The Nooks and Crannies of Tokyo

By KAZUMA NAKANO


Shibuya, Shinjuku, and Harajuku. If you are living in, or even just visiting, Tokyo, I’m sure these places ring a bell. However, what’s lesser known are the hidden gems and neighborhoods, which are equally fascinating to explore. Here are my recommendations of the top 5 best kept secrets in Tokyo.

1. Yanesen (Yanaka/Nezu/Sendagi)

Red Torii Gates at Nezu Shrine | Photo by Author

Referred to as Yanesen by the locals, this area encompasses the three neighborhoods of Yanaka, Nezu and Sendagi. Located northwest of Ueno - and very close to Hongo Campus - it is known for its old fashioned specialty stores, with many buildings having survived the Great Kanto Earthquake and the WWII Fire Bombings. I recommend visiting Yanaka Ginza, a shopping arcade with some great Mont blancs cakes, and Nezu Shrine, an oasis of green with traditional torii gates.

Access: Nishi Nippori Station (3 min), Nezu Station (1 min)

2. Kagurazaka

The slope of Kagurazaka | Photo by Author

Kagurazaka is located East of Shinjuku, and is famous for its French influences. During the Edo period, this area was a prominent entertainment district, with numerous restaurants and Geisha houses, some of which can still be found today. In addition, a number of French schools and speciality stores are scattered across the district, with French melodies playing along the main street. This creates a unique fusion, found nowhere else in Tokyo. Find yourself strolling the streets with a Taiyaki in one hand and a Chocolate croissant on the other.

Access: Iidabashi Station (2 min)

3. Jimbocho

Second-hand book store | Photo by Nick-D, Wikimedia

Jimbocho can be found within walking distance from a number of prominent Japanese universities such as Meiji University, Hosei University and Chuo University. Know as Tokyo’s bookworm, Jimbocho has one of the world’s largest collection of used and cheap books, most in Japanese but some in foreign languages. Rare and unusual books, magazines, and manuscripts can be snatched for as little as 100 yen. Even if you aren’t novel hunting, the retro bookstores are a sight of its own, and there are many cheap dining options catered towards university students - many offer special discounts so don't forget your university ID!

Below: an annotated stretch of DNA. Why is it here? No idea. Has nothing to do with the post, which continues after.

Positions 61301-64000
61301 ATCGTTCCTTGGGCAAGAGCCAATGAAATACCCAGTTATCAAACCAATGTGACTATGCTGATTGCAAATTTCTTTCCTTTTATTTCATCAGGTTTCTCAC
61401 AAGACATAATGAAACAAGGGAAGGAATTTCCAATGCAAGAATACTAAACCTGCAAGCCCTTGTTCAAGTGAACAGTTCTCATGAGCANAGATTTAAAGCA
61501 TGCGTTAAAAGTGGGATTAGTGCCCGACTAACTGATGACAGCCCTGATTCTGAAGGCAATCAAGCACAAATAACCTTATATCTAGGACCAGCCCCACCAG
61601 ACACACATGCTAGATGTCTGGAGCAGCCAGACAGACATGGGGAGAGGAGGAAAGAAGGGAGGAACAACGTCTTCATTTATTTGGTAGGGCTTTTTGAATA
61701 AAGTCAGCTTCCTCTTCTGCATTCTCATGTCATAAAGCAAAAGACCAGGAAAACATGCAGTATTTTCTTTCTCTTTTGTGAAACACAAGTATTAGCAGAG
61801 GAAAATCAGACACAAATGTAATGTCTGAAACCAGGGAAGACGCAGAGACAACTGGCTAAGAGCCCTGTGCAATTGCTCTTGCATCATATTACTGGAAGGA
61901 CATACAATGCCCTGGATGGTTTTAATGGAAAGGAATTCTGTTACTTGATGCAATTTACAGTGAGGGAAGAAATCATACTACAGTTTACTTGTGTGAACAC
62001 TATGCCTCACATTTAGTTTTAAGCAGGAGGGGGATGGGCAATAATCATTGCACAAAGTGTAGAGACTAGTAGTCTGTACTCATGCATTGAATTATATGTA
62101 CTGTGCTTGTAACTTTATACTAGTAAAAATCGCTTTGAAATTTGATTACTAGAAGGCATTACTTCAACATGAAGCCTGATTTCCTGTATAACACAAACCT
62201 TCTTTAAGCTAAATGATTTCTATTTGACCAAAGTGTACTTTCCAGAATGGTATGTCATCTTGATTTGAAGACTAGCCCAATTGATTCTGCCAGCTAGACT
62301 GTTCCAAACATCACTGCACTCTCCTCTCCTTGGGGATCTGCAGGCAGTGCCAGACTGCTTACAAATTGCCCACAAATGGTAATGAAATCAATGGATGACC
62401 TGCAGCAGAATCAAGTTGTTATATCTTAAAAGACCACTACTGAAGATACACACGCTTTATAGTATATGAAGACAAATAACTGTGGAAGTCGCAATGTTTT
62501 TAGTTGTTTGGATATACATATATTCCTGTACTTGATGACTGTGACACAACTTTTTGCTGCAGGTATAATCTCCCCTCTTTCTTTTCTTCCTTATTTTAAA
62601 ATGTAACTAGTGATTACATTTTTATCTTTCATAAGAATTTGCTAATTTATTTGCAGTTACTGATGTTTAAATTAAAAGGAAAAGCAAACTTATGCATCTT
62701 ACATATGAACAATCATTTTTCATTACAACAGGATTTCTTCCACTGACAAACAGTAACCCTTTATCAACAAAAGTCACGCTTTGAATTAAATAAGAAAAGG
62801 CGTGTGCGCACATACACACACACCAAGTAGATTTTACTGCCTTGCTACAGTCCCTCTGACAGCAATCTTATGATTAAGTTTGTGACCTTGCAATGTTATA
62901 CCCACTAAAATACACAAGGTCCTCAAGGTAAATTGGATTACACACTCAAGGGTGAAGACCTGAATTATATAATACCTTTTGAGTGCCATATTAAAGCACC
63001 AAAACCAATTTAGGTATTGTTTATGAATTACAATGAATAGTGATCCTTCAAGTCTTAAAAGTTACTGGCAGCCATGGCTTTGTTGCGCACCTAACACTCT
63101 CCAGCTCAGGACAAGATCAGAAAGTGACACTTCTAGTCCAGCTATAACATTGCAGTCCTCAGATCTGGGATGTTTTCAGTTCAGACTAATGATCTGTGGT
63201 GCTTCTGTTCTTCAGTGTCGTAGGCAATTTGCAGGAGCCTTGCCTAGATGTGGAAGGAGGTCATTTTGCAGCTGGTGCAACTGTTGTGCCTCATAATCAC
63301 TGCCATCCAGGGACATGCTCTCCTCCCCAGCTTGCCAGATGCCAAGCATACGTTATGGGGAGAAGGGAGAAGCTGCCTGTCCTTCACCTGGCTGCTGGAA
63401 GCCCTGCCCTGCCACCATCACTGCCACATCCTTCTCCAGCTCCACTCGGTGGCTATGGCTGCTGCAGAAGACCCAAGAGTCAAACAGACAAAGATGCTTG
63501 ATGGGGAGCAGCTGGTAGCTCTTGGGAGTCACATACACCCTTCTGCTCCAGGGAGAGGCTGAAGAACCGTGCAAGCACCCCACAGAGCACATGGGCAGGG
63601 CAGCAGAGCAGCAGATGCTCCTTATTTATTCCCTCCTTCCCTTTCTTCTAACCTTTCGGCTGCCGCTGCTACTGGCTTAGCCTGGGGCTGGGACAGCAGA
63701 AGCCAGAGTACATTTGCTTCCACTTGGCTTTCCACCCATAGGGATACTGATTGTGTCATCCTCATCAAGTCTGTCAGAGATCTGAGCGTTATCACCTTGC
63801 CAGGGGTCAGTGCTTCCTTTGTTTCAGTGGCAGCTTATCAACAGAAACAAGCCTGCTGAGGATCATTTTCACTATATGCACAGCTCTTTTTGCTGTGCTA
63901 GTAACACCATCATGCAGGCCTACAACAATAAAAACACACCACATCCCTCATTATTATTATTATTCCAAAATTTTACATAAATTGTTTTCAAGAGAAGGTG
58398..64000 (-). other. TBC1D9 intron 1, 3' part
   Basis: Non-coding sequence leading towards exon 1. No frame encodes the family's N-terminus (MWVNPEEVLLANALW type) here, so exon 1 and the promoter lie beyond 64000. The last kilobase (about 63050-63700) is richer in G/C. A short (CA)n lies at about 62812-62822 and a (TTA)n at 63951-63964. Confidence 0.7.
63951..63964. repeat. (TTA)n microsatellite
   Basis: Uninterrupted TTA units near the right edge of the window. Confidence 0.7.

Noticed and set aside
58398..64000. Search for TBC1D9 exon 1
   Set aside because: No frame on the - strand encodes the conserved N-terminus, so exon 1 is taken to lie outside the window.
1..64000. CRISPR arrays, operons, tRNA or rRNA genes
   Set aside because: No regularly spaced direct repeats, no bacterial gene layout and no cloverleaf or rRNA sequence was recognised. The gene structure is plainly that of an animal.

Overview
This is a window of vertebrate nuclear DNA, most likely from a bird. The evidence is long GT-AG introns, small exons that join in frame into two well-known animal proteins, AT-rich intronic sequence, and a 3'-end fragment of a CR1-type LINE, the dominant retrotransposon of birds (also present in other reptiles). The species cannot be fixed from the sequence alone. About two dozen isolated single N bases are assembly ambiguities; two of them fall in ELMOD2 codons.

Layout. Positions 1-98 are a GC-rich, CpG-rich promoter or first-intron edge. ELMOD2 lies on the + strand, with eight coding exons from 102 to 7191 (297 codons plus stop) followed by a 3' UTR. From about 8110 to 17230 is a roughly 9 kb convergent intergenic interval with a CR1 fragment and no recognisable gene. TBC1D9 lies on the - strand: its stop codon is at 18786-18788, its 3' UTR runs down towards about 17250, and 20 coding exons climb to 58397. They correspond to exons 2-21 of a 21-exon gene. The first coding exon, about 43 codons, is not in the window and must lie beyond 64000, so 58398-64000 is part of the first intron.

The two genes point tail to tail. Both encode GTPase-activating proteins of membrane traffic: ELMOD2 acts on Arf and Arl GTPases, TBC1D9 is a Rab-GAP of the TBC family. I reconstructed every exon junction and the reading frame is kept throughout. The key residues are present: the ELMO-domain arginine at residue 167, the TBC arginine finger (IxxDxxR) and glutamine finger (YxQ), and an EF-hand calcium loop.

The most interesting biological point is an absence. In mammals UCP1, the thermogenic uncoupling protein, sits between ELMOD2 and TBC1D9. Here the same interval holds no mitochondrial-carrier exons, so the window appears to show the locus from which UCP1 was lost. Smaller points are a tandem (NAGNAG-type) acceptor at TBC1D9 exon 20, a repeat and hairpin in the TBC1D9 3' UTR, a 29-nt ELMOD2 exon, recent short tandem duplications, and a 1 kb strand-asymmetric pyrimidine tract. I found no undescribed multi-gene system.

Access: Jimbocho station (1 min)

4. Koenji

A yokocho (side alley) of Koenji | Photo by Aleister Kelman, Flickr

Koenji is a great place to visit at night if you are looking for a traditional Japanese izakaya experience. Located 10 minutes west from Shinjuku, it avoids the hustle and bustles of tourist hotspots and allows for a more local experience of Japanese nightlife. You will find drinks and dishes to be reasonably priced - a beer could go for as low as 100 yen. This is a fraction of the price of similar establishments in the well-known Golden Gai or Omoide Yokocho districts of Shinjuku. During the day, Koenji is also known for it hippy fashion scene and cheap thrift stores. Go grab yourself a bargain!

Access: Koenji Station (1 min)

5. Oku-Shibu

A banner reading Oku-Shibu on the main shopping street | Photo by author

The last place, Oku-Shibu, is located a pleasant 10 minutes walk from Komaba Campus. Oku Shibu (奥渋), meaning ‘Inner Shibuya’, was once overshadowed by the Hachiko Statue and Neon Lights of downtown Shibuya, but has recently gathered tremendous attention for its quirky cafes and trendy boutiques with a bohemian vibe. Shibuya Publishing Booksellers is a personal favourite - numerous English texts can be found and the store also publishes its original content. The Flat Whites, which actually taste like those from New Zealand (my home), petite handcrafted burgers, and Kakigori (shaved ice) are also not to be missed.

Access: Shibuya Station (15 min), Yoyogi Koen/Yoyogi Hachiman Station (5 min)


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